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TCA Chemical Peel

Friday, May 20th 2011. | Skin Care

Trichloroacetic (TCA) has become the gold normal of chemical peeling agents. it’s been well studied, it’s versatile in its ability to form peels of various depths, it’s stable, cheap, and nontoxic.

TCA may be a chemical cauterant, that coagulates proteins within the skin. this can be presumably the idea for the formation of the white frost seen when TCA is applied to the skin. The deeper the peel performed with TCA, the faster and additional intensely white the frost. The intensity of the frost and its associated skin turgor are used to guage the depth of the peel. the amount of frost created by superficial and medium depth peels are often classified into four teams

Level 0 – No frost: The skin may look and feel a little slick and shiny, but there is no frost and minimal or no erythema. This is a very superficial peel that, at most, removes the stratum corneum.

Level 1 – Irregular light frost: In addition to appearing shiny, the skin shows some erythema and scattered areas of wispy white frost. This is a superficial epidermal peel that creates 2 to 4 days of light flaking.

Level 2 – White frost with pink showing through: The skni has a uniform white color but there is a strong pink background. This is a full thickness epidermal peel that takes about 5 days to heal.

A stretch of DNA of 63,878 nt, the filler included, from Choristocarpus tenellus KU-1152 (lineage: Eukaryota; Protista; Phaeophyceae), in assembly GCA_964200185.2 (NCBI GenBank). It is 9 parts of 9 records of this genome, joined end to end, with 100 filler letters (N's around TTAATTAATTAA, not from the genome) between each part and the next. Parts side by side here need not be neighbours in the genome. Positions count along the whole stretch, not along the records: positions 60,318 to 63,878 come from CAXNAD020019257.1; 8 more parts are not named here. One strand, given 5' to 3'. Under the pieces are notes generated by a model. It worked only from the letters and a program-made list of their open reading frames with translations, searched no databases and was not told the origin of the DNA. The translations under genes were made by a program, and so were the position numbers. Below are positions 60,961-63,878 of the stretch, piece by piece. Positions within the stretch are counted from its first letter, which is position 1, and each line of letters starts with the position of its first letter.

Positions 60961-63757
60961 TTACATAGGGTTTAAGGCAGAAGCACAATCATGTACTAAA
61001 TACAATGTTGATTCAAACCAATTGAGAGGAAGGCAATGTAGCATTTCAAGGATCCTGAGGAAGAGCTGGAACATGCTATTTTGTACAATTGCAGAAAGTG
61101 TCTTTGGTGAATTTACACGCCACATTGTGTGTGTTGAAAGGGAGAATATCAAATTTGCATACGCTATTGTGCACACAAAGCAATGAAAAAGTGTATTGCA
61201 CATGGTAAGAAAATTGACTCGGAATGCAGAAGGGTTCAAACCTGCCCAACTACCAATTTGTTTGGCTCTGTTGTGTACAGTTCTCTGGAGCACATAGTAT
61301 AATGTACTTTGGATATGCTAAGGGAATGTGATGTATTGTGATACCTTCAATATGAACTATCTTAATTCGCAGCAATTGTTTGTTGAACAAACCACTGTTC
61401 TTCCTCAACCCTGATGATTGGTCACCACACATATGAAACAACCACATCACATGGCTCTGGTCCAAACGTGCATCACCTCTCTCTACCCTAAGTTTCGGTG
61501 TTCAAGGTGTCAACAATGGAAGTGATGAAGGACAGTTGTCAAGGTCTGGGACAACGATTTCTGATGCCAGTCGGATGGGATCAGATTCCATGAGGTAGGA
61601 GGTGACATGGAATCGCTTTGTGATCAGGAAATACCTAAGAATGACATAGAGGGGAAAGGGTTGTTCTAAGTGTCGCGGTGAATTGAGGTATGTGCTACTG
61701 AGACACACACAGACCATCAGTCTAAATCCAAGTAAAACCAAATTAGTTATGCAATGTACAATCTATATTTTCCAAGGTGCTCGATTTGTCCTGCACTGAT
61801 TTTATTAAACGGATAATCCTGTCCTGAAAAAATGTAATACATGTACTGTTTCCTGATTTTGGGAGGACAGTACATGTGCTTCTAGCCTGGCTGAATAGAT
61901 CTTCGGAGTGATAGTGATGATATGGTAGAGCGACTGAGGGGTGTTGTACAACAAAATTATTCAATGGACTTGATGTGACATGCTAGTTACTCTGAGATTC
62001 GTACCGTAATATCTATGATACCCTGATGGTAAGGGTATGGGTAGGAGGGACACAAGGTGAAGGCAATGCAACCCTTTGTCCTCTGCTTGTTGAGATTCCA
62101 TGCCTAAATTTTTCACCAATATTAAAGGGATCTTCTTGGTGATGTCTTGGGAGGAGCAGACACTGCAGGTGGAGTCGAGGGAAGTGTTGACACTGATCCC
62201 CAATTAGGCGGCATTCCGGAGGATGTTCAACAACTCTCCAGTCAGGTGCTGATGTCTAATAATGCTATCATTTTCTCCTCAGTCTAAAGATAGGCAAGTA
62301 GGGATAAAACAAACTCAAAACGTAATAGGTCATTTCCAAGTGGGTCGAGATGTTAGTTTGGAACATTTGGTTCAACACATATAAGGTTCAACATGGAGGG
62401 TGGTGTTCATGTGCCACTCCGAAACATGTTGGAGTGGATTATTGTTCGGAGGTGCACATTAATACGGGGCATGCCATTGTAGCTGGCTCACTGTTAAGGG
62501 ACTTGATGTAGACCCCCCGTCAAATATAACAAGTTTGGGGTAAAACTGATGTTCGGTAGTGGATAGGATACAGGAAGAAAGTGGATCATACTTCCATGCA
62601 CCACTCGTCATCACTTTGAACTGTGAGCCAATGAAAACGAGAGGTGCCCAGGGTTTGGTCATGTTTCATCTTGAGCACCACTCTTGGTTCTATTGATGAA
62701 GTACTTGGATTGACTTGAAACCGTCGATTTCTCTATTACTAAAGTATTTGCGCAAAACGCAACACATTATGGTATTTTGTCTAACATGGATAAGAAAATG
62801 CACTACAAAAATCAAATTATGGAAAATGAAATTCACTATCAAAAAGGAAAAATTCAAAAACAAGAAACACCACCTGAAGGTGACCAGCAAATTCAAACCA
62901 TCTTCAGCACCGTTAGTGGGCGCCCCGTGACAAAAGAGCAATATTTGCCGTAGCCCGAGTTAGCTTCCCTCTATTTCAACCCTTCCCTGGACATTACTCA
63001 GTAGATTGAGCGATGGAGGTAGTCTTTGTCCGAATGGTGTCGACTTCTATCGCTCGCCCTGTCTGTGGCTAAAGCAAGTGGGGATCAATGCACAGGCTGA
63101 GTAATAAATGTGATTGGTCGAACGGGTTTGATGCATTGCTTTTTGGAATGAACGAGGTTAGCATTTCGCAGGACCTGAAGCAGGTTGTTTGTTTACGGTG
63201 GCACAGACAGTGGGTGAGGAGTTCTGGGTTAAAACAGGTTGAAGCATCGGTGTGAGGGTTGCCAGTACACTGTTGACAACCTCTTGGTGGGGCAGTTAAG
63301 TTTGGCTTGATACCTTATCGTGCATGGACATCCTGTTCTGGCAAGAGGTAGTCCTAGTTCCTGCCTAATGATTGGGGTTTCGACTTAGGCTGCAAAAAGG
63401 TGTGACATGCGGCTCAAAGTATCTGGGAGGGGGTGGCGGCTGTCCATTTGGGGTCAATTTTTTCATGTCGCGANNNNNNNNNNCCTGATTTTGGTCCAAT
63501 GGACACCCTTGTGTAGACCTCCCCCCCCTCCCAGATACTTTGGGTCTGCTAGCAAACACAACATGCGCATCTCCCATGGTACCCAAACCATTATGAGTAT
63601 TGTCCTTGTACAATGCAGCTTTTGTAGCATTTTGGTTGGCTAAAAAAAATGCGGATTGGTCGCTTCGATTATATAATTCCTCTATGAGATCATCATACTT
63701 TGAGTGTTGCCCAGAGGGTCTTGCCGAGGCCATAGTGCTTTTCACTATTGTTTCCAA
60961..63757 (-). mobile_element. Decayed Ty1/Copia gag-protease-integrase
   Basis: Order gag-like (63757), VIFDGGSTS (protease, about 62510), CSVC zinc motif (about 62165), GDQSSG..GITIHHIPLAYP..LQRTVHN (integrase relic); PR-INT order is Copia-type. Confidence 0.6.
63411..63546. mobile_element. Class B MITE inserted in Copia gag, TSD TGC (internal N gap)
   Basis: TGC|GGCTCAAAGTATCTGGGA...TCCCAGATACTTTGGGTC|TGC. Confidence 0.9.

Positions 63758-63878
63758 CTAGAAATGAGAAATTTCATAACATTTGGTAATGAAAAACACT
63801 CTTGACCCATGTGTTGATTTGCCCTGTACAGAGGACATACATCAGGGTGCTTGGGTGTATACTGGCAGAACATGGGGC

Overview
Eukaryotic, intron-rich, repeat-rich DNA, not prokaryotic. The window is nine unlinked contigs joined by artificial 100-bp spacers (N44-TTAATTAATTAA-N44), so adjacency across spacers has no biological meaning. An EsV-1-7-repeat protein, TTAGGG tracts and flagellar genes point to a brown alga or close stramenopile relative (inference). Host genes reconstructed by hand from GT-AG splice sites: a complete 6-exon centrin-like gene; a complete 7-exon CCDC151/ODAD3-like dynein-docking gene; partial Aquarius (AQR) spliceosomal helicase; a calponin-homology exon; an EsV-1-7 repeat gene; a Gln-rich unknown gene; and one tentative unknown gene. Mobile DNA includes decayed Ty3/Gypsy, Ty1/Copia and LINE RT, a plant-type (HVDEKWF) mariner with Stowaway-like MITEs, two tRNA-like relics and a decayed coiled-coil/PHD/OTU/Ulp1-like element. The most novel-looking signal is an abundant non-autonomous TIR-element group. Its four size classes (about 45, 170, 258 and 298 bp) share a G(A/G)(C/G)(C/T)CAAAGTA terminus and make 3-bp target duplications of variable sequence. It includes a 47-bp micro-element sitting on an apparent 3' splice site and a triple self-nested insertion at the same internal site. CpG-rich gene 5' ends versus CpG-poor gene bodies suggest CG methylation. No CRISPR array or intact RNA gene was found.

Level 3 – Solid white frost: The skin has a solid, intense white frost with no pink background showing through. This is a peel that extends into the papillary dermis and takes 5 to 7 days to heal.

These levels of frost are guidelines, they vary a bit from patient to patient.

You should expect certain things when healing from a TCA peel:

The skin will look and feel tight, as if it were covered with a sheet of plastic.
Any area of epidermal hyperpigmentation will darken considerably as part of its reaction to the peel.
Varying degrees of swelling can occur. It is rare to see such edema with superficial peels, but some edema is common with papillary dermal peels. The edema usually peaks 48 hours after the peel.
The first areas to begin peeling will be the areas with the most muscle movement.
The forehead and hairline are usually the last areas to peel.

 

Source : skincarecompany

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